Negotiating and Showcasing Incentives: 4 Tips from the Site Selectors Guild

In the past two years, corporate incentives have been a hot topic of discussion for both the media and corporate executives. Regardless of whether incentives are perceived as “good” or “bad,” panelists at the Site Selectors Guild Conference believe incentives are both necessary and extremely important components of convincing a company to select your location.

Experts on incentives and negotiations who spoke at this year’s Site Selectors Guild Conference included Angelos Angelou, AngelouEconomics; Tracey Hyatt Bosman, Biggins Lacy Shapiro & Company; Mark Sweeney, McCallum Sweeney Consulting; and Mark Williams, Strategic Development Group, Inc.

Negotiating and showcasing incentives in economic development

Tracey Hyatt Bosman and Angelos Angelou. Photo courtesy of Site Selectors Guild and InSync Photography + Design

While incentives are just one component of the overall site selection process, here are several “best practices” for economic developers to keep in mind when showcasing and/or negotiating incentives:

  1. Timing is Everything: Timing is critical especially when it pertains to the start date of benefits, frequency of payments and the net present value. Also remember that wage requirements can greatly impact an incentive program’s value.
  2. The Devil is in the Details: When it comes to incentives negotiations, always pay close attention to the fine print on claw-back provisions, understand conditions and payment schedule of tax credit refunds, keep records of incentives commitments and make sure to develop innovative incentives that target project specific needs.
  3. Beware of the Bottom Line: Economic developers must be aware of the client’s internal targets, e.g. “this move needs to save us X amount of money.” Also highlighted was the importance of demonstrating a unified front between state and local governments whenever possible. Side note: it’s a big plus to get approval without the name of the company being disclosed.
  4. Incentives Can Get You in the Game: Incentives are great marketing tools because they set the tone of your community’s or state’s business friendliness, which in turn can increase the number of calls and “get you in the game.” One example shared by the panelists is that of New Jersey, which has received a lot of attention recently about the state’s incentives overhaul. It’s likely that New Jersey will make that initial list more frequently as a result of this positive publicity.

So despite the perceived controversy surrounding incentives, they do ultimately play a strategic role in site selection decision, especially toward the end of the process when incentives could be the deciding factor on whether or not a company decides to commit.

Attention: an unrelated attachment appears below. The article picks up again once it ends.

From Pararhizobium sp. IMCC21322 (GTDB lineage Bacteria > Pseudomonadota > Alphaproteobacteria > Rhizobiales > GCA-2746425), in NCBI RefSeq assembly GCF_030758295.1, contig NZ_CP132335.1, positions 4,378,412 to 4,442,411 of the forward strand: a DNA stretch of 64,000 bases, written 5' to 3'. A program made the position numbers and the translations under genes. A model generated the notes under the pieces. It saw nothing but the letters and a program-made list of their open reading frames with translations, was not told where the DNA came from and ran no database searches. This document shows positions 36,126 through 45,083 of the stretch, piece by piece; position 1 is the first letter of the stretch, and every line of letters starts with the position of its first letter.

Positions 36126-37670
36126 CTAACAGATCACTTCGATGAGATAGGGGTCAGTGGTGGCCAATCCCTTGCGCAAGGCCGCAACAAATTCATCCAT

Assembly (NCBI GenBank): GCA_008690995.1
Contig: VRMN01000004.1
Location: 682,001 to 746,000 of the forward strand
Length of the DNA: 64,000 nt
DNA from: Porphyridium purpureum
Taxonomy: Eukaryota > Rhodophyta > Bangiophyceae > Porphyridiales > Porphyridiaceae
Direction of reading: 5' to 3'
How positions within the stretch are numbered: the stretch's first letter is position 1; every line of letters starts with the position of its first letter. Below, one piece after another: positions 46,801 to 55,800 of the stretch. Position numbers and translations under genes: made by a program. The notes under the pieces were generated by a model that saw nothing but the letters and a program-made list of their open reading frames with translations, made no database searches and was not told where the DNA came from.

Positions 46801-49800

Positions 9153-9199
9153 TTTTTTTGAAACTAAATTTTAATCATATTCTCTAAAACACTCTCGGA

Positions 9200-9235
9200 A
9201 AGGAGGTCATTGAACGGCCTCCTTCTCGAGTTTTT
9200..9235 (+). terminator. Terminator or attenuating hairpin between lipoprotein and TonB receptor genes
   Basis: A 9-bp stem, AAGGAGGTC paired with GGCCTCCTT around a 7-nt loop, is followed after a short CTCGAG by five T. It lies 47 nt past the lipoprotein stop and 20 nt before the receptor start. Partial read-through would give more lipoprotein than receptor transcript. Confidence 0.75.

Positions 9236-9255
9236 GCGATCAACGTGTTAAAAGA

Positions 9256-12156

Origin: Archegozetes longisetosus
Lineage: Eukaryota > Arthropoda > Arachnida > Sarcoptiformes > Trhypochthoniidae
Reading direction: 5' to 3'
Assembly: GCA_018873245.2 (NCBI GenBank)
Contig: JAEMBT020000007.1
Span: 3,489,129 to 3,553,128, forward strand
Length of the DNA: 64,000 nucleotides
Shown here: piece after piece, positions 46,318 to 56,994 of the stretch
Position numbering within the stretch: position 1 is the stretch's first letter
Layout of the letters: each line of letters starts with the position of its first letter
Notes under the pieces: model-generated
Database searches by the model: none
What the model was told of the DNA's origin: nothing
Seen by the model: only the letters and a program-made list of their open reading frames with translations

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Forward Sioux Falls Creatively Showcases Its Marketing ROI

Forward Sioux Falls marked the halfway point of its current economic development campaign with this easy-to-digest, graphically pleasing infographic, which shows investors and community members exactly what’s been achieved with their marketing dollars. Created in-house, the infographic has been shared through email and social media, will be featured in the organization’s next Report to Investors and will be part of a full-page ad in Sioux Falls’ local business journal next month, alongside an article about the team behind the marketing efforts.

“Marketing is always being challenged to prove their ROI. I think the infographic gives the metrics in an easy-to-understand format,” said Carolyn Winchell, the director of investor relations at Forward Sioux Falls.

Economic development organizations take note; this is a creative way to share marketing results with your constituents.

Sioux Falls Marketing Infographic

Is your EDO communicating marketing efforts in a creative way? We’d love to hear about it in a comment below!

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Thought Leadership in Economic Development

What do Jeff Finkle, Richard Florida and Eric Canada have in common (aside from – like me – being white males in the 50+ age range)? They’re all admired for their leadership and innovation in the economic development industry. These thought leaders drive conversation, act as trusted resources, grab others’ attention and share helpful knowledge to spur change.

In a recent survey involving 197 senior economic developers in North America, we asked, “What economic development thought leaders/experts do you regularly follow?”

The top responses are shared below:

Economic Development Thought Leader - Jeff Finkle

 

Jeff Finkle
Who: President and CEO, IEDC
Survey Rating: 12%
Twitter: @jeffreyfinkle

 

 

Economic Development Thought Leader - Richard Florida

 

Richard Florida
Who: Author
Survey Rating: 8.4%
Twitter: @Richard_Florida

 

 

Economic Development Thought Leader

 

Andy Levine
Who: President, DCI
Survey Rating: 7.8%
Twitter: @DCI_Andy

 

 

Economic Development Thought Leader Eric Canada

 

Eric Canada
Who: Chief Strategist, Blane, Canada Ltd.
Survey Rating: 5.4%
Twitter: @edmarketingpro

 

 

Economic Development Thought Leader - Joel Kotkin

 

Joel Kotkin
Who: Author